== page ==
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Flash Review 2, 5-28: Men Dancing
'Dream' Roles for ABT Guys

By Susan Yung
Copyright 2002 Susan Yung

NEW YORK --The addition to American Ballet Theatre's repertoire of Frederick Ashton's "The Dream," seen Friday night at the Metropolitan Opera House the night after its company premiere, is cause for celebration. The charming story, based on Shakespeare's "A Midsummer Night's Dream," has retained its freshness over the ages, with an inherent physicality that is organic to the story of magic potions and mistaken identity. It is dancey, humorous, and perhaps most importantly for ABT's current roster, has big meaty roles for men. Ashton's ballet style is classical yet unaffected, its playful quality revealing each dancer's personality.

Anthony Dowell (from the original cast) and Christopher Carr have restaged the 1964 Royal Ballet production, with music by Felix Mendelssohn-Bartholdy arranged by John Lanchbery and conducted by Charles Barker, lavish sets and costumes by David Walker, and lighting by John Read. The cast was led by Alessandra Ferri as Titania, Ethan Stiefel as Oberon, and Herman Cornejo in a bravura performance as Puck. Ferri displayed a liquid grace, even while shepherding a startled changeleing boy (Kevin Chun) and Bottom, a donkey (Isaac Stappas) who tottered about in a huge mask and pointe shoes. Ferri's finest moment came late in the ballet, when she melted out of firm arabesques on releve into Stiefel's supportive arms; they then crossed the stage, Ferri dipping through soft splits.

The role of Puck is a fanciful tour de force solo. Cornejo delighted in his unfettered independence, not required to dance in tandem with anyone else (except on rare occasion) and thereby unlimited in jump height. His ballon seems to have a turbo boost; just when it seemed as if he should descend, he rose another six inches. His sharply defined legs and feet cut through space, particularly in attitude tours en l'air and pencil turns which increased in speed, as in ice skating.

Stiefel is not exactly your average dancer, but in comparison to Cornejo, he seemed positively phlegmatic. Then again, his movements emphasized thoughtful, slow turns through different positions, ending in elongated arabesques. He stepped off the final stair tread leading with a finely pointed foot, as if testing the temperature of a pool. Finally united with Titania, the pair moved in tandem with their hands clasped through risky mirrored penches, pretzelling their arms one way and another. The two other couples were danced by Marian Butler/Ethan Brown, and Stella Abrera/Marcelo Gomes, who were game in fisticuffs and cat-fights.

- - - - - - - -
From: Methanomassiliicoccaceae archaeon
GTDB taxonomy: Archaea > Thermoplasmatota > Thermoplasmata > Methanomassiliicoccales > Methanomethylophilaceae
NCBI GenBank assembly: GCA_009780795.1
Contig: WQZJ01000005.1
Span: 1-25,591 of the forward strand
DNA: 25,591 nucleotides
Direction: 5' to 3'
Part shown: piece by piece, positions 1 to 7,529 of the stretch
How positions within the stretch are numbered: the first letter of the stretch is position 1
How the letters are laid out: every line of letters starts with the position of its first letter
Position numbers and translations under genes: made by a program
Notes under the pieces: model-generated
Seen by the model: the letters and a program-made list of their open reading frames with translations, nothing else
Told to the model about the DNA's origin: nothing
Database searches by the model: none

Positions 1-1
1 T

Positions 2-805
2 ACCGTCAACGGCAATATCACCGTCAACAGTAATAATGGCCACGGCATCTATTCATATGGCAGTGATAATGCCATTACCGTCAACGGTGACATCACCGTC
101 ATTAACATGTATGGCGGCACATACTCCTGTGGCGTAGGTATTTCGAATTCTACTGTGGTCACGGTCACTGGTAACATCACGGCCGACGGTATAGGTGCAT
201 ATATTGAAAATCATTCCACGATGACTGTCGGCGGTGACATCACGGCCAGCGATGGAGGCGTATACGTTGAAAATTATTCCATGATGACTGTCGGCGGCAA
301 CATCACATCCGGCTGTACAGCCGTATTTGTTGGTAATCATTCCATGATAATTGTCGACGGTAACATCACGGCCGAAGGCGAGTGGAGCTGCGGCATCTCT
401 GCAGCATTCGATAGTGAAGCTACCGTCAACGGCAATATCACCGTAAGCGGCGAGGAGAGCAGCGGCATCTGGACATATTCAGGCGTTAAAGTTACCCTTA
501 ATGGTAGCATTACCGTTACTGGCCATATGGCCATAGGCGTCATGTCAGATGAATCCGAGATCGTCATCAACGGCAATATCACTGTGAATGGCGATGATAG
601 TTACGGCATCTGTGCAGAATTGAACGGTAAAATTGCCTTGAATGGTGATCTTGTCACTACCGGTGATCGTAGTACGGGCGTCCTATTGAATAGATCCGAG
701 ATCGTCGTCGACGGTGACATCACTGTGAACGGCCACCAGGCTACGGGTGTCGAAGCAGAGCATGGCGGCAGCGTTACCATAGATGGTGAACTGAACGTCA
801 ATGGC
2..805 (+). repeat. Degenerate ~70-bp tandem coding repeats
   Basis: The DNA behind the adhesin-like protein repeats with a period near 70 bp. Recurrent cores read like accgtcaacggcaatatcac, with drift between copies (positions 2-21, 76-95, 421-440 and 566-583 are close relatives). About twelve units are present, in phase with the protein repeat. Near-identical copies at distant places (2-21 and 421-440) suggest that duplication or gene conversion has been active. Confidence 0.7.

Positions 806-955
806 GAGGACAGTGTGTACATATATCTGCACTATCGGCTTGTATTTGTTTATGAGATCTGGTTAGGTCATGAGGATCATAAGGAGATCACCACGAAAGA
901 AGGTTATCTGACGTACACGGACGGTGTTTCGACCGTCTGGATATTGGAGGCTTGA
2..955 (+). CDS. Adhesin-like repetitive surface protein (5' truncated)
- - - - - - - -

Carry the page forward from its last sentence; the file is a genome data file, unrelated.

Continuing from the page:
ABT has cleaned up "Symphony in C" quite a bit since I last saw the company perform it in last season's run at City Center. In fairness, it requires a larger stage than City Center's, which confined the dancers so that by the final ensemble scene, they needed a traffic officer onstage just to prevent collisions. In contrast to New York City Ballet's rendition, (reviewed on May 21), ABT's is a bit looser. The corps was substantially together, particularly the six women leading off the second section.

Maxim Belotserkovsky was radiant in the first movement, his long legs unfolding like a portable umbrella, and in a chain of solid quadruple turns. He partnered Paloma Herrera, who displayed a bit of foot weakness in her devilish on-pointe steps and hops, and achieved relatively low altitude in jumps. Nonetheless, as always, she cut a beautiful line. Nina Ananiashvili danced the plummy second principal role with Jose Manuel Carreno. Ananiashvili, a willowy, lyrical ballerina, resisted the nose-to-knee gymnastics of City Ballet's Wendy Whelan in the difficult six o'clock penche. She breathed poetry into the series of free falls into Carreno's arms, adding just the right anticipatory lilt of her port de bras. Carreno partnered well, but his talents seemed wasted in what is primarily a supportive role, and pointed up -- yet again -- how male-strong this company has become, and why Balanchine's composition is perhaps not the most appropriate acquisition.

Angel Corella, as he often does, used his boyish charm, toothy smile, and bravado to display his fundamental Vaudevillean trait of wanting the audience's love. Ashley Tuttle's preparation into each grand jete seemed leaden, and her presence was overshadowed by Corella's eagerness. Michele Wiles and Ricardo Torres led the fourth movement. Despite her height, Wiles kept on pace in the allegro sections, making an equation out of each phrase, though she needed a taller partner than Torres. David LaMarche conducted.

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